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Martha’s Vineyard Tribe

Martha’s Vineyard Indians. Martha’s Vineyard island, off the south coast of Massachusetts, was called by the Indians Nope, or Capawac. These may have been the names of tribes on the island and the smaller islands adjacent. The Indians thereon were subject to the Wampanoag and were very numerous at the period of the first settlement, but their dialect differed from those on the mainland. They seem not to have suffered by the great pestilence of 1617. In 1642 they were estimated at 1,500.

The Mayhews carried on active missionary work among them and succeeded in bringing nearly all of them under church regulations and secured their friendship in King Philip’s War. In 1698 they were reduced to about 1,000, in 7 villages:

  • Nashanekammuck
  • Ohkonkemme
  • Seconchqut
  • Gay Head,
  • Sanchecantacket or Edgartown
  • Nunnepoag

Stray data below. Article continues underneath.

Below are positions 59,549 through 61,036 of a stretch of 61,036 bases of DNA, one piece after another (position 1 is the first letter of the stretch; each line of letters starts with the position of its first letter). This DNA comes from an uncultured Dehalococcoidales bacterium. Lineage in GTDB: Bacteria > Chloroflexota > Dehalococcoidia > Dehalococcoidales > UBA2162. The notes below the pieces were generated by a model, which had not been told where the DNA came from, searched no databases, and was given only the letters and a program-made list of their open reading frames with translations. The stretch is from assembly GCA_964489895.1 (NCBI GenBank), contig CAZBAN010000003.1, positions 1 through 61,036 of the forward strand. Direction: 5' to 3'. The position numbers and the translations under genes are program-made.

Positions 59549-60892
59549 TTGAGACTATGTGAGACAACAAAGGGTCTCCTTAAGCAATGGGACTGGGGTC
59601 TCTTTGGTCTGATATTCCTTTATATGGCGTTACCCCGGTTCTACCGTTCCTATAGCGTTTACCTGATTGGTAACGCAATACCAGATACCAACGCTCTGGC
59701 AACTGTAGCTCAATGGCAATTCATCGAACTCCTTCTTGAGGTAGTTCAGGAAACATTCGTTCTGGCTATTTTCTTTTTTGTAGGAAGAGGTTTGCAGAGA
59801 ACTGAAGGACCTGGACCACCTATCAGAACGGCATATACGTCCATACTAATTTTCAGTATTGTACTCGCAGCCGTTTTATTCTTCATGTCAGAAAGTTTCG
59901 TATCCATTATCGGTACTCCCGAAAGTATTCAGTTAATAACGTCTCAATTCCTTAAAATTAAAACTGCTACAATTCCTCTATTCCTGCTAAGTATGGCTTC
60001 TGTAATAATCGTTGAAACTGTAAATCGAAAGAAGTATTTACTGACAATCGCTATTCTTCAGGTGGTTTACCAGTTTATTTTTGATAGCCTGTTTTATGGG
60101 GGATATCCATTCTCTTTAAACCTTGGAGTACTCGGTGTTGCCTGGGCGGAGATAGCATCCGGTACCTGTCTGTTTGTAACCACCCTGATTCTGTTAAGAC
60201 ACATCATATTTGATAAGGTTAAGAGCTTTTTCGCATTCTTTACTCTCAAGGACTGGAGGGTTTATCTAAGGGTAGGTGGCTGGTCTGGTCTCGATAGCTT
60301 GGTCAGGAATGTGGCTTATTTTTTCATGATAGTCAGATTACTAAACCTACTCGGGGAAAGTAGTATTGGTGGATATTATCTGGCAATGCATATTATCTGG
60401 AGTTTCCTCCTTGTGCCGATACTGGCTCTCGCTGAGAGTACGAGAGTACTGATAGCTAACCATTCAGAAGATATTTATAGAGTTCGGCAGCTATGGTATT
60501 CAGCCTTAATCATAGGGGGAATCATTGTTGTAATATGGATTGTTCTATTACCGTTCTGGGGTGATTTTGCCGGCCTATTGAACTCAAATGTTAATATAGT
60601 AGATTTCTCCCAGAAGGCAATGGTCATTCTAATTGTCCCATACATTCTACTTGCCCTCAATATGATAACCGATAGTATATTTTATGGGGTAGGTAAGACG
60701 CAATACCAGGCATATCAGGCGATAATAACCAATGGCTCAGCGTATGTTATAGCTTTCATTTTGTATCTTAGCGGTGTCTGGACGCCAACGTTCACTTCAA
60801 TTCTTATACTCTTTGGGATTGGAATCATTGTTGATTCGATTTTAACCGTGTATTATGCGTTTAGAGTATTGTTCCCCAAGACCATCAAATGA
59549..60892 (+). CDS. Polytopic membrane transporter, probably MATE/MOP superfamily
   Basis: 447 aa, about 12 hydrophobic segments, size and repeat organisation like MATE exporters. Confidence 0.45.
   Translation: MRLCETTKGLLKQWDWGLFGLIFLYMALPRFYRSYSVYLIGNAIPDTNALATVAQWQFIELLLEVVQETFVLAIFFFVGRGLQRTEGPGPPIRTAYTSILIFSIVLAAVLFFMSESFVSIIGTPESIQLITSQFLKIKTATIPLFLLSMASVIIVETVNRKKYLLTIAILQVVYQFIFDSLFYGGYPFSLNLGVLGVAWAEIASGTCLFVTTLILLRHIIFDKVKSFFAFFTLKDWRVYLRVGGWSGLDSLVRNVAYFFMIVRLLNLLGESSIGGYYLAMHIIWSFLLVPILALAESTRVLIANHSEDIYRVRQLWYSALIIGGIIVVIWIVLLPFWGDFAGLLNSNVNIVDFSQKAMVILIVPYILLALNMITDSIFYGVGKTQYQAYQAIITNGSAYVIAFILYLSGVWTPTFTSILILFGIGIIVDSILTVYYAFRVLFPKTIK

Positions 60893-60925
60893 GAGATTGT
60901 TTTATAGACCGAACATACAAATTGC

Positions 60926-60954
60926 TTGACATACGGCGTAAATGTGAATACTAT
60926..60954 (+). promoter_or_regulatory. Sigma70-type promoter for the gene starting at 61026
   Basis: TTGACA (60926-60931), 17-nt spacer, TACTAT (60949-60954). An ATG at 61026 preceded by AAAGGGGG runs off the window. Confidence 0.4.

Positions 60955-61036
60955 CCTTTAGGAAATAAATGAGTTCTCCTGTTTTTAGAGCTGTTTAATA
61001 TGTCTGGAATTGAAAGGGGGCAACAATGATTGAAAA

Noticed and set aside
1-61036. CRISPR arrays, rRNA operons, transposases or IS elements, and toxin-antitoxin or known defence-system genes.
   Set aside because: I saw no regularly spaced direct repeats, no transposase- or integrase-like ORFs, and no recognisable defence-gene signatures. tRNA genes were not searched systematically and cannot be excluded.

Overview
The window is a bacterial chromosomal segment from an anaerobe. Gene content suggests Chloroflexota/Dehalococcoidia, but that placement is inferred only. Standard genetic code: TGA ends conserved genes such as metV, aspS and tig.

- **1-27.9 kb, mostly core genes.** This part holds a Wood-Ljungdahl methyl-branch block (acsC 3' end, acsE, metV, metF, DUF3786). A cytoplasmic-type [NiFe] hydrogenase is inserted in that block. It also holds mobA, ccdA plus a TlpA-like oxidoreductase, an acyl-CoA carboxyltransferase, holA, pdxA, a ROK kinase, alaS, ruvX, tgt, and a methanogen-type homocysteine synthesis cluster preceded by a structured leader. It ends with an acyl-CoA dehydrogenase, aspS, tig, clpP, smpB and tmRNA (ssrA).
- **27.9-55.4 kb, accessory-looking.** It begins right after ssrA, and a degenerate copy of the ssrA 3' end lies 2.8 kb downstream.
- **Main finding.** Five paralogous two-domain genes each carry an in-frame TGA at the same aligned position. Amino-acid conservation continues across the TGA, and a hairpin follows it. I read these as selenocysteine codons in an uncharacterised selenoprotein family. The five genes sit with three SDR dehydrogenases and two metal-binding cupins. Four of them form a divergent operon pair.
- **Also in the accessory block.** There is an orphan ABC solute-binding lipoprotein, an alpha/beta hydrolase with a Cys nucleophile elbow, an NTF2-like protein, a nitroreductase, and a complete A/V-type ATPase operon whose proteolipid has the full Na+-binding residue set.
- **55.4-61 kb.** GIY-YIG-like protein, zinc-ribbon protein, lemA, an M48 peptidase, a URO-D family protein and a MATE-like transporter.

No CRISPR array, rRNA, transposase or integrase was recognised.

• Chaubaqueduck

In 1764 there were only 313 remaining, and about this time they began to intermarry with Negroes, and the mixed race increased so that in 1807 there were about 360, of whom only about 40 were of pure blood. At that time they lived in 5 villages on or near the main isles majority being at Gay Head. Soon thereafter they ceased to have any separate enumeration as Indians.

MLA Source Citation:

Hodge, Frederick Webb, Compiler. The Handbook of American Indians North of Mexico. Bureau of American Ethnology, Government Printing Office. 1906. Web. 14 February 2016.
- Last updated on Jan 14th, 2012

This page is part of a larger collection. Access the full collection at Handbook of American Indians North of Mexico.

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